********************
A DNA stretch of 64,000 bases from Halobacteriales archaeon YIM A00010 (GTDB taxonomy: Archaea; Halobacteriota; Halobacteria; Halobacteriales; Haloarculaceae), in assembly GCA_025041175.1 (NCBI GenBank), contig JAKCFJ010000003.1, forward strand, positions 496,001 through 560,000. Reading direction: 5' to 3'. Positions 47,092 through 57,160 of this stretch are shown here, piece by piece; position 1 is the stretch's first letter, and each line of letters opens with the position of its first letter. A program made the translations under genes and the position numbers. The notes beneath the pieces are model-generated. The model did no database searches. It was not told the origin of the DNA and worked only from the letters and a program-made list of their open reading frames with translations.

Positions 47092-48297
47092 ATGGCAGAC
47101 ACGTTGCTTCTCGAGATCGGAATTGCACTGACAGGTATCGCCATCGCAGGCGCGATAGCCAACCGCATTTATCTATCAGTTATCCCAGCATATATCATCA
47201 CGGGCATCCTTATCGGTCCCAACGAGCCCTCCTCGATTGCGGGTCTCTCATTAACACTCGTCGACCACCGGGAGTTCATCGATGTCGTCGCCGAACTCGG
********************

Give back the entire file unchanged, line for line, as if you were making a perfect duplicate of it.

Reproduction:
A DNA stretch of 64,000 bases from Halobacteriales archaeon YIM A00010 (GTDB taxonomy: Archaea; Halobacteriota; Halobacteria; Halobacteriales; Haloarculaceae), in assembly GCA_025041175.1 (NCBI GenBank), contig JAKCFJ010000003.1, forward strand, positions 496,001 through 560,000. Reading direction: 5' to 3'. Positions 47,092 through 57,160 of this stretch are shown here, piece by piece; position 1 is the stretch's first letter, and each line of letters opens with the position of its first letter. A program made the translations under genes and the position numbers. The notes beneath the pieces are model-generated. The model did no database searches. It was not told the origin of the DNA and worked only from the letters and a program-made list of their open reading frames with translations.

Positions 47092-48297
47092 ATGGCAGAC
47101 ACGTTGCTTCTCGAGATCGGAATTGCACTGACAGGTATCGCCATCGCAGGCGCGATAGCCAACCGCATTTATCTATCAGTTATCCCAGCATATATCATCA
47201 CGGGCATCCTTATCGGTCCCAACGAGCCCTCCTCGATTGCGGGTCTCTCATTAACACTCGTCGACCACCGGGAGTTCATCGATGTCGTCGCCGAACTCGG